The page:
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Colombia’s presidential elections in June 2022 resulted in a victory for Gustavo Petro of the leftist coalition Pacto Historico. The Petro administration's main priorities are consolidating peace, social justice, environmental justice, and change for women.

Colombia has a track record of prudent macroeconomic and fiscal management, anchored on an inflation targeting regime, a flexible exchange rate, and an upgraded rule-based fiscal framework, which provide a good foundation to secure macroeconomic stability, a key ingredient for poverty reduction.

GDP strongly grew at 7.3 percent in 2022, but the economy overheated with activity above the potential, an accelerated inflation, and a high current account deficit. As the unwinding of repressed consumption comes to an end, continued monetary and fiscal tightening continues, and external demand remain weak, GDP is projected to grow by only 1.7% in 2023 with the economy headed towards a soft landing, which is needed to correct emerging domestic and external imbalances. Growth is projected to steadily increase to 2.0 percent in 2024 and 3.2 percent in 2025, as external demand resumes, and inflation and interest rates come down.

Inflation reached 13.1 percent at end-2022, driven by strong demand, inflation inertia, indexation of rents, crop losses due to heavy rains, and currency depreciation.

Only a modest reduction in poverty is estimated for 2022, as inflation -especially food- eroded labor income gains, offsetting an estimated 5 percentage points of growth driven reduction in the national poverty rate. The strong La Niña phenomenon has affected over 750,000 people and damaged dwellings, as well as health, education, road infrastructure, and crops. Poverty is projected to stagnate in 2023, as lower growth hampers the recovery in labor incomes.

Colombia continues to face important structural challenges. First, the rate of potential growth is insufficient to secure a convergence in income per capita to high-income countries.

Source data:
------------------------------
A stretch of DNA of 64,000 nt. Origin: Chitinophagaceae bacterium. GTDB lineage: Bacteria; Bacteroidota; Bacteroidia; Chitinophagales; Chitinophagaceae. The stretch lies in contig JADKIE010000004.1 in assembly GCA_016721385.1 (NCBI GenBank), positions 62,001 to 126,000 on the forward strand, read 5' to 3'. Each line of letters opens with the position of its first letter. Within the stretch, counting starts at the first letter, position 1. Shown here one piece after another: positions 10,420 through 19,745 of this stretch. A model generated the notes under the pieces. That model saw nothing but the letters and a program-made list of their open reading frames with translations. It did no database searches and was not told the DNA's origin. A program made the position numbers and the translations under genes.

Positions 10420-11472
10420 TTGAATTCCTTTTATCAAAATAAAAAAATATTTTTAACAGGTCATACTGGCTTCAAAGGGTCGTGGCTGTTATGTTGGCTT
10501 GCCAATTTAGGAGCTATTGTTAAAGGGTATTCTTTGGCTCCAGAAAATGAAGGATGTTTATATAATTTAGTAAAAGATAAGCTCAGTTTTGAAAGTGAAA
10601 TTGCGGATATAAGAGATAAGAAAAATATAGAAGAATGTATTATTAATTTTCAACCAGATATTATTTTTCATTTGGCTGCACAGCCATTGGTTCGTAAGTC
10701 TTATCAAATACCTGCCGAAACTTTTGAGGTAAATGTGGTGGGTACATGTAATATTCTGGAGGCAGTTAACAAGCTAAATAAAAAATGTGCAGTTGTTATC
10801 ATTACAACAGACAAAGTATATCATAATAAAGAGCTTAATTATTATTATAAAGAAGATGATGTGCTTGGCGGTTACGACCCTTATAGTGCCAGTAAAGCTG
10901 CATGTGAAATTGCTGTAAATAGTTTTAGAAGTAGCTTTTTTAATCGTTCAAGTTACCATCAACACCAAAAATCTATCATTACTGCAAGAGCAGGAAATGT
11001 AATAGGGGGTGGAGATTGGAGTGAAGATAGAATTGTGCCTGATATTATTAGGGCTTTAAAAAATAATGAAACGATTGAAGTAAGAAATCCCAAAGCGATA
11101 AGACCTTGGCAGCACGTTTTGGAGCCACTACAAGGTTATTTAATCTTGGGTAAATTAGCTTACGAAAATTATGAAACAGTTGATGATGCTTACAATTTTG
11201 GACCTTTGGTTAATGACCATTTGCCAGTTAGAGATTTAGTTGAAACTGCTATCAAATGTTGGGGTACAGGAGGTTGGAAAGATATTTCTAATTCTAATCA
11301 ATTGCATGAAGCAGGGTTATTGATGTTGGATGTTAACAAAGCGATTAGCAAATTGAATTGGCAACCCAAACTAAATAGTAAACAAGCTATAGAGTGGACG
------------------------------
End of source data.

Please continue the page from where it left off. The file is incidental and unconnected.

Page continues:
Second, Colombia remains one of the most unequal countries in the world. Economic growth alone has not been sufficient to reduce inequality, as barriers to economic opportunities persist for certain groups (including by gender, ethnicity, and geography), limiting socioeconomic mobility. Reducing poverty durably and increasing resilience among the non-poor will require expanding the coverage and adaptiveness of the social security system, reducing rigidities in inclusion to social programs, making labor markets more efficient and inclusive, and improving the level and quality of education, health, and infrastructure.

Third, a high (although declining) debt-to-GDP ratio reduces the fiscal space to respond to aggregate shocks or increase spending sustainably without additional resources.

Finally, Colombia needs to transition to net zero emissions; to a climate-resilient economy; and to a world that require less oil and coal. In addition to substantial investment and mobilization of financing, this will require stepping up productivity and technology adoption, managing the job transition, diversifying exports, reversing deforestation, and greening the energy, infrastructure, and transport sectors. Recent reforms (for example to taxes and green finance) tackle some of these issues, but further actions are needed to navigate these transitions while addressing the social and fiscal consolidation demands.

Last Updated: Jun 07, 2023

millones de personas usan todos los días el sistema de transporte público rápido en Bogotá, parte de un programa de transporte respaldado por el Banco Mundial.


Colombia: Commitments by Fiscal Year (in millions of dollars)*

*Amounts include IBRD and IDA commitments
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COLOMBIA: (57) 1 - 3263600
Cr 7 # 71 - 21, Torre A, piso 16
USA +1 202 473-1000
1818 H Street NW, Washington, DC 20433, USA